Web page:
Once again you’ve overslept, and another day begins in stress. There’s only time to grab a doughnut, preferably jelly-filled with a coconut glaze, and some extra strong coffee. Your calendar is packed with meetings, meetings and more meetings, so to stay alert you drink a 12-ounce can of soda during each of them. Your mind can’t help but daydream about the juicy, thick steak that awaits you when you get home. Who has some aspirin? Your regular stash is gone, and wow! Your head is pounding from meeting overload! Eleven o’clock pm rolls around way too fast—you’re not even tired now, so you pop a few sleeping pills with the high hopes that tonight you’ll fall asleep before 2:00 in the morning.
Is this fictional scene even remotely reminiscent of your real life? If so, your kidneys are in need of some serious TLC.
Perfect Environment for Kidneys
Our kidneys filter the blood that circulates through our bodies, separating out water and waste products of metabolism from the blood and excreting them through the urinary tract. It’s a huge undertaking, and the kidneys require an alkaline environment in order to do the job right. The diet, stress levels, and medications described above all contribute to a body chemistry that is highly acidic, and one that is completely unfavorable to kidney health.
- Fluid intake—Kidneys require at least 8 glasses of pure water per day to help them flush waste from your body. Make it your rule of thumb that fluids equal water, and nothing else—not coffee, not beer, not soda, not even juice. You certainly can drink other beverages, but they do not count toward your daily intake of 8 glasses of fluids. "Water" is the watchword.
- Sodium—Excess levels of sodium (salt) cause fluid retention and are counterproductive to kidney health. You don’t have to avoid it entirely but try not to shake salt onto anything.
- Protein—Meat and cheese not only create an acidic environment that is hard on the kidneys, they cause the body to excrete calcium, causing excessive amounts of it to pass through the kidneys, and this increases the potential for stones. Limit your consumption of protein from meat and cheese, giving preference to fish and vegetable sources of protein (soy or a combination of beans & rice). Actually, whey powder is the perfect way to consume protein.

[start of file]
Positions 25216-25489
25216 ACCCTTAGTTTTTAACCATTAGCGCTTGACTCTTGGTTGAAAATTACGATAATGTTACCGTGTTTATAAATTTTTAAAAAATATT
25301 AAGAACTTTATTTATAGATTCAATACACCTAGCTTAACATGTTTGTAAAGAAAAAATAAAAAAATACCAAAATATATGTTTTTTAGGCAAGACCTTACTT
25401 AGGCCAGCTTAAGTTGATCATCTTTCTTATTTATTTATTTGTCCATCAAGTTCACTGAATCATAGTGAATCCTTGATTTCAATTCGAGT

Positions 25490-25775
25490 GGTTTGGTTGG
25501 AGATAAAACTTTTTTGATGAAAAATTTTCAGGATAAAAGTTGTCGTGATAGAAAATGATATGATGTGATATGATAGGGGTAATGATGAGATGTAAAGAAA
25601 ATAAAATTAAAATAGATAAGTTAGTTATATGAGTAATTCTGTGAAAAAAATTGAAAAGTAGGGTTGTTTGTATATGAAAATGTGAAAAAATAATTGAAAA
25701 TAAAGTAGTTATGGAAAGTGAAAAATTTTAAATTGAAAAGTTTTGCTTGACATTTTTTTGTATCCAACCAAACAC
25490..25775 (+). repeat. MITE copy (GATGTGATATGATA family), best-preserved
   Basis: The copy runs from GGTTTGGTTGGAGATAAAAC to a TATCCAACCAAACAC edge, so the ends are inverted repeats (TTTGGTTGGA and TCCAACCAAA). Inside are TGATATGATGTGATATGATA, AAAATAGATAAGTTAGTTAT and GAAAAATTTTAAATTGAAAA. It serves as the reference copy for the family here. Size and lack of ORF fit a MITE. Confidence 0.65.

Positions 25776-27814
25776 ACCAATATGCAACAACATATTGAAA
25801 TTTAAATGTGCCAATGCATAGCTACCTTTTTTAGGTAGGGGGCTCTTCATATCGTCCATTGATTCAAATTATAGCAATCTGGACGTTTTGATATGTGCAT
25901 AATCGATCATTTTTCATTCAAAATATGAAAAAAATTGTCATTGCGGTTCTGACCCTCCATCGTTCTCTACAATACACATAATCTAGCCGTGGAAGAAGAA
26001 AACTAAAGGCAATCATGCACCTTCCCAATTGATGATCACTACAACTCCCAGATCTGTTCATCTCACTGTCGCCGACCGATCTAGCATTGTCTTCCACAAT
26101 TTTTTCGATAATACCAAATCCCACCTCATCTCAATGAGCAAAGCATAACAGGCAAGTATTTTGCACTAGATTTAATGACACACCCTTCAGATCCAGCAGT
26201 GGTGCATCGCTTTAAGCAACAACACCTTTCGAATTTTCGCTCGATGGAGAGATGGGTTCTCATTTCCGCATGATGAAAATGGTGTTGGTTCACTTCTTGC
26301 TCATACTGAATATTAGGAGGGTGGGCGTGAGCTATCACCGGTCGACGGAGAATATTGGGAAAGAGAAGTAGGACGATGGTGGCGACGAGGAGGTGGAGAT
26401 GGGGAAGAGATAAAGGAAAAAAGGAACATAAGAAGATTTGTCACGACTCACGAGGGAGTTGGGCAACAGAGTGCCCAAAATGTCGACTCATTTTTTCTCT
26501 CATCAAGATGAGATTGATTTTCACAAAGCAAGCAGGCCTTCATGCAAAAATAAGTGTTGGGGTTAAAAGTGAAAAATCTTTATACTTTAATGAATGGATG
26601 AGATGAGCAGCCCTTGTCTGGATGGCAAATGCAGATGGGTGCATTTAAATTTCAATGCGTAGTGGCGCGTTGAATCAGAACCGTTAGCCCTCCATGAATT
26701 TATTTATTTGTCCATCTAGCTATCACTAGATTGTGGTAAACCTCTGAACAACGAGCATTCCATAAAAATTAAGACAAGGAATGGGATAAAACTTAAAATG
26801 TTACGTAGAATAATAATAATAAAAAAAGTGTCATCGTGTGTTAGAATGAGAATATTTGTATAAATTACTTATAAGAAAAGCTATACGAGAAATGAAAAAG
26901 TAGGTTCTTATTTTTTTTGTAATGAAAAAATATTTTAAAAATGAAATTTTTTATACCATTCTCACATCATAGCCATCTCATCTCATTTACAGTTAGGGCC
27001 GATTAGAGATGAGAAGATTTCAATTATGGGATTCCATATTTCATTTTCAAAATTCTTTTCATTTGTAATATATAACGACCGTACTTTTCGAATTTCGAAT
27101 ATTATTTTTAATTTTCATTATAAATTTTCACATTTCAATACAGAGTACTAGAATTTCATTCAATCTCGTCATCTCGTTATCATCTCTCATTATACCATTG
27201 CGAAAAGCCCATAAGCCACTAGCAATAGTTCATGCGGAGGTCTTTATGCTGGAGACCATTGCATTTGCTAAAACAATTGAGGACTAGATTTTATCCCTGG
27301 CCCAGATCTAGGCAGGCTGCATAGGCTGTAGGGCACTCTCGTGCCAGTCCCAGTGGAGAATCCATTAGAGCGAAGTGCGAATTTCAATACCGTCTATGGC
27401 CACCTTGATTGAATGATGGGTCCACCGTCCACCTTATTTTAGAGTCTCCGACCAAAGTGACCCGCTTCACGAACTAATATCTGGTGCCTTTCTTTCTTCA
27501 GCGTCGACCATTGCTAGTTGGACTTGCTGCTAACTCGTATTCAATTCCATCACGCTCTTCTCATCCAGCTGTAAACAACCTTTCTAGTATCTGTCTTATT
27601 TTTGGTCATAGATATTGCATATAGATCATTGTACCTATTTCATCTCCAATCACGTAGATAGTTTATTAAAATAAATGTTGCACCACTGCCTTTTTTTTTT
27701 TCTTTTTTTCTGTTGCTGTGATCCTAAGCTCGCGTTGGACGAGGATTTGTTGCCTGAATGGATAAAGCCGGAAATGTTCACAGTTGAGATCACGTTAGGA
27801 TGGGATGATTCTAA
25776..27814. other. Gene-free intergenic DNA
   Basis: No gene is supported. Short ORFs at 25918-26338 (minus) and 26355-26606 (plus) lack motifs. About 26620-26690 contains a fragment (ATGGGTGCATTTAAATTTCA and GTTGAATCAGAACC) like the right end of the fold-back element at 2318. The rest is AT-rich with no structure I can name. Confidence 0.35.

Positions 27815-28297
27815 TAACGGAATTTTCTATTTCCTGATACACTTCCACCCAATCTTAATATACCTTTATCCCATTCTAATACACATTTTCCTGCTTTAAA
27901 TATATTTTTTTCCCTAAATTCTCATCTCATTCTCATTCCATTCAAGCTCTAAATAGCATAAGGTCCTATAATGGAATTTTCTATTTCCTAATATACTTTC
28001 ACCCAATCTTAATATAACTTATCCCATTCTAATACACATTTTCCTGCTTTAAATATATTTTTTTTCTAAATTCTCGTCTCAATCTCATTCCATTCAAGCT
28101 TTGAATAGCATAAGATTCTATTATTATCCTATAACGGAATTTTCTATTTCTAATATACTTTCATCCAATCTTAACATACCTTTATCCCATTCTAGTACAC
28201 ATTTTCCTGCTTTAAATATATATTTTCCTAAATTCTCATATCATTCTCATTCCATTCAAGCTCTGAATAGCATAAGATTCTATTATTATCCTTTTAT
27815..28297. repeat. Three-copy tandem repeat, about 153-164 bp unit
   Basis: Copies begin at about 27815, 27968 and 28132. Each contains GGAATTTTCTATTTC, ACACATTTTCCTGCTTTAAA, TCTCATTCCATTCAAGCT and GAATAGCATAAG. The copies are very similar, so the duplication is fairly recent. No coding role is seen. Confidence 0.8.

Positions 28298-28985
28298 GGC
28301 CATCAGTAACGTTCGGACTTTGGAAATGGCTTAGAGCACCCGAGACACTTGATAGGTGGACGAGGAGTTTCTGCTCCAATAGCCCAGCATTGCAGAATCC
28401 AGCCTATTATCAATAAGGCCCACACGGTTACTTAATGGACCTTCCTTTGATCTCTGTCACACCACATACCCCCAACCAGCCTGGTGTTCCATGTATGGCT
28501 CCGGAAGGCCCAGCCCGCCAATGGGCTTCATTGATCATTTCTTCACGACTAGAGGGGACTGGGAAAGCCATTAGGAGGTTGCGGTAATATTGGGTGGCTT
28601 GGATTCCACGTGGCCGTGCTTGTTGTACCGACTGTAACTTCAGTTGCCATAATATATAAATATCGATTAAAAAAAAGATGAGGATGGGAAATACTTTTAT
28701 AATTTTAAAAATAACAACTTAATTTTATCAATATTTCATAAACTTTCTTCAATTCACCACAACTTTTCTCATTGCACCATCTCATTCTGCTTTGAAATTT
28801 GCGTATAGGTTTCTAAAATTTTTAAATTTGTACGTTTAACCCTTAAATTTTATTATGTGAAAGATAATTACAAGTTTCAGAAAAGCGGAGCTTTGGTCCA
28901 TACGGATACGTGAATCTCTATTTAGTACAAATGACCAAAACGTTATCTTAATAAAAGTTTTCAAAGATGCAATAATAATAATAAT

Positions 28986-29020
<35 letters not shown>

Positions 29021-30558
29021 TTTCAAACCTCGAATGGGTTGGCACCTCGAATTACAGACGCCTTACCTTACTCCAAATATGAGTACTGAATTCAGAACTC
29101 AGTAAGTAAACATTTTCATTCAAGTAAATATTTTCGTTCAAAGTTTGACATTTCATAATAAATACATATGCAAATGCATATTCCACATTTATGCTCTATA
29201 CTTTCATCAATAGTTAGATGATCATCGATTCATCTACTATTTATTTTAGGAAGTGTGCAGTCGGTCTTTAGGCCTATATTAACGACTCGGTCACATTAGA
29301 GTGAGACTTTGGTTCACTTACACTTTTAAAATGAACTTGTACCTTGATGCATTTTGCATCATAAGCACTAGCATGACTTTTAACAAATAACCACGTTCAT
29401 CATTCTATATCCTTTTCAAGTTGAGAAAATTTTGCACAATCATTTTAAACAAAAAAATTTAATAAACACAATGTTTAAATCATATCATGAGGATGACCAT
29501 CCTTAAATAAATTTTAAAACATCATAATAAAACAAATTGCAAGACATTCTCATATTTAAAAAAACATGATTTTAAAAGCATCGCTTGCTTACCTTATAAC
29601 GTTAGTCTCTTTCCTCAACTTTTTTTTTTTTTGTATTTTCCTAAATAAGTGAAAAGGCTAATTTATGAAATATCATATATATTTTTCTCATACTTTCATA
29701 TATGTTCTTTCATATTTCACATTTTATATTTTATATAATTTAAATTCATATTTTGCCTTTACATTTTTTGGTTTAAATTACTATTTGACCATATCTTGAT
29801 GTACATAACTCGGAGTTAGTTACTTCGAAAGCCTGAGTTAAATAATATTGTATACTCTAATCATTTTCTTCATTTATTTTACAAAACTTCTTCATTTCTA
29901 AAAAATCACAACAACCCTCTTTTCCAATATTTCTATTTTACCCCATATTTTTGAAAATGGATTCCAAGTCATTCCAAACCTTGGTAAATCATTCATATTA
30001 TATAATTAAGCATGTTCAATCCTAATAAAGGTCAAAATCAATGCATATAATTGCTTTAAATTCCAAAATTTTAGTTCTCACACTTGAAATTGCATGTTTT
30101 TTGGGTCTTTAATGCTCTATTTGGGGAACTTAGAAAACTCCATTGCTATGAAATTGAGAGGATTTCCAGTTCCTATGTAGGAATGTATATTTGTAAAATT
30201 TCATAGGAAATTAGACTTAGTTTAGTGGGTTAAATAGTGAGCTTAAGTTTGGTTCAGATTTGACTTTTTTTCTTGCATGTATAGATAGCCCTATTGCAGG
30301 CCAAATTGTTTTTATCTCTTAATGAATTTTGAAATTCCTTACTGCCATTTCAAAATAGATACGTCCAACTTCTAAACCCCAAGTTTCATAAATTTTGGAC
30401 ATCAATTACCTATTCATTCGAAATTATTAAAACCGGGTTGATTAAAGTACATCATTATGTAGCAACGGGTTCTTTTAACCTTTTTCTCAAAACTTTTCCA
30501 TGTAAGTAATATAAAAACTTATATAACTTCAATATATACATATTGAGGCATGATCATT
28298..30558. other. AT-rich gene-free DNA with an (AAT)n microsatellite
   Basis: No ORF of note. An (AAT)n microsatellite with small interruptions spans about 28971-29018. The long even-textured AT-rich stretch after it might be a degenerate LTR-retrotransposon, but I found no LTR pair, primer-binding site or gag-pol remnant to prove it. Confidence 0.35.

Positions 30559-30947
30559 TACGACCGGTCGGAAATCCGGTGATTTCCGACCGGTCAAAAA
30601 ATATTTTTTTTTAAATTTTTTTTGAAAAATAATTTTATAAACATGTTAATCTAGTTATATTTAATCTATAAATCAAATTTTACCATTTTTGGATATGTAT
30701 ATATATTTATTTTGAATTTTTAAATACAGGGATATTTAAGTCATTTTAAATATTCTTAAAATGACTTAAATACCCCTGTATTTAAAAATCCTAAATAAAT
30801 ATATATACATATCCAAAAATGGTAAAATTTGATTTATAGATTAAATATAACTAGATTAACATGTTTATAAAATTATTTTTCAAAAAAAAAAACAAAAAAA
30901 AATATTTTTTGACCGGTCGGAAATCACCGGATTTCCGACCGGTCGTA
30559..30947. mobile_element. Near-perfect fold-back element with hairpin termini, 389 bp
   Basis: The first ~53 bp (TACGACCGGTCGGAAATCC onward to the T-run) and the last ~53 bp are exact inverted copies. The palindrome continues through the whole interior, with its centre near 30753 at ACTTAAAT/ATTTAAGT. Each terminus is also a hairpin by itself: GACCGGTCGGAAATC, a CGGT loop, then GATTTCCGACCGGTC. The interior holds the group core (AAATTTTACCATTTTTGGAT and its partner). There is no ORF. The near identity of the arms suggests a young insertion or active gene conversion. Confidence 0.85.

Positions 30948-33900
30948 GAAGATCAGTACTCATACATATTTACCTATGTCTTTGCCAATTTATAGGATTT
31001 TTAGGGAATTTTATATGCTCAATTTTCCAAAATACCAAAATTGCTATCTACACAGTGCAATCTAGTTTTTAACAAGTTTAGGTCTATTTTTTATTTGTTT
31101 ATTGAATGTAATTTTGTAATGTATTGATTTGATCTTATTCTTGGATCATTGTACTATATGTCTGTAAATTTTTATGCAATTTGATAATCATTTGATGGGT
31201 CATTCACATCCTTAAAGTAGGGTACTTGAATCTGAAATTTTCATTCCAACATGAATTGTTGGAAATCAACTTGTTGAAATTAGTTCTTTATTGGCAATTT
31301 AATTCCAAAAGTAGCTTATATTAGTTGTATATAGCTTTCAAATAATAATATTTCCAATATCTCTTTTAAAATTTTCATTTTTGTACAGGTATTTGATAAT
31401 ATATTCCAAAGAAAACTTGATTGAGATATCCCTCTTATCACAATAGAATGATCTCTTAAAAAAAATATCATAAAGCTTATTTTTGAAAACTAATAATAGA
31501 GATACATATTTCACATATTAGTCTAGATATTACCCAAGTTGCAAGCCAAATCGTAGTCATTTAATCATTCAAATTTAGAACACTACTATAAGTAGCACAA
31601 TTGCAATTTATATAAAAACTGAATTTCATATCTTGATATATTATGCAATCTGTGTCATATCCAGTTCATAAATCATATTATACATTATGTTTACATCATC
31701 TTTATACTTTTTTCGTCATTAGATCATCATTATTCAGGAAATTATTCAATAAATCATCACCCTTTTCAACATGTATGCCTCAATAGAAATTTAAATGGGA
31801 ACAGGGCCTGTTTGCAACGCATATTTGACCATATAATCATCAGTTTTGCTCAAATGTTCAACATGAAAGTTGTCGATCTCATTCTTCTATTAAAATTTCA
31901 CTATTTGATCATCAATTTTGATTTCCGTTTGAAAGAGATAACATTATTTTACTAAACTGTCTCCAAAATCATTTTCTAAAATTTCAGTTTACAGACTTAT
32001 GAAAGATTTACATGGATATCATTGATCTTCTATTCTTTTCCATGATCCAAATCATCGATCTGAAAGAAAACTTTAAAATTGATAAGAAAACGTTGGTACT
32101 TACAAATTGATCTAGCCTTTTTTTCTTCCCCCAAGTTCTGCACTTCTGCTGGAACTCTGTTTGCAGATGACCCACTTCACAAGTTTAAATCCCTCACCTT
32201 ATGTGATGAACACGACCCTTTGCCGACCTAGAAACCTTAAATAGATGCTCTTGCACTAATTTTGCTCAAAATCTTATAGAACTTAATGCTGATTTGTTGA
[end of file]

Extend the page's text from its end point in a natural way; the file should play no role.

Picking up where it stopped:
- Sugar—Limit or avoid refined sugar and products that contain it. Sugar stimulates the pancreas to release insulin, which in turn causes extra calcium to be excreted in the urine.
Help for Overworked Kidneys
Six supplements offer significant help for your kidneys as detailed below. Keep in mind however, like most systems of the body, the kidneys really respond best to a healthy diet that includes plenty of fruits and vegetables plus 8 glasses of pure water.
- Aloe Vera Juice—Aloe is very cleansing to the body, and the kidneys love it! Mix up a health cocktail from the juice of one squeezed lemon, an ounce of aloe vera juice, 6 ounces of bottled water and a teaspoon of honey (for sweetening) to keep the kidneys performing at their very best. Lemon juice and aloe vera provide noteworthy levels of citric acid or citrate. When citrate binds to calcium, it prevents this mineral from massing together to form stones.
- Vitamin B-6—Helps prevent the formation of calcium oxalate.
- Magnesium—Lowers urinary oxalate, which is a mineral salt.
- Uva Ursi— Herbal support that benefits the entire urinary tract including the kidneys, bladder and urethra.
- Parsley—Increases the flow of urine, thereby assisting the kidneys to flush the body of wastes.
- Chlorella—Helps maintain an alkaline environment in which the kidneys thrive.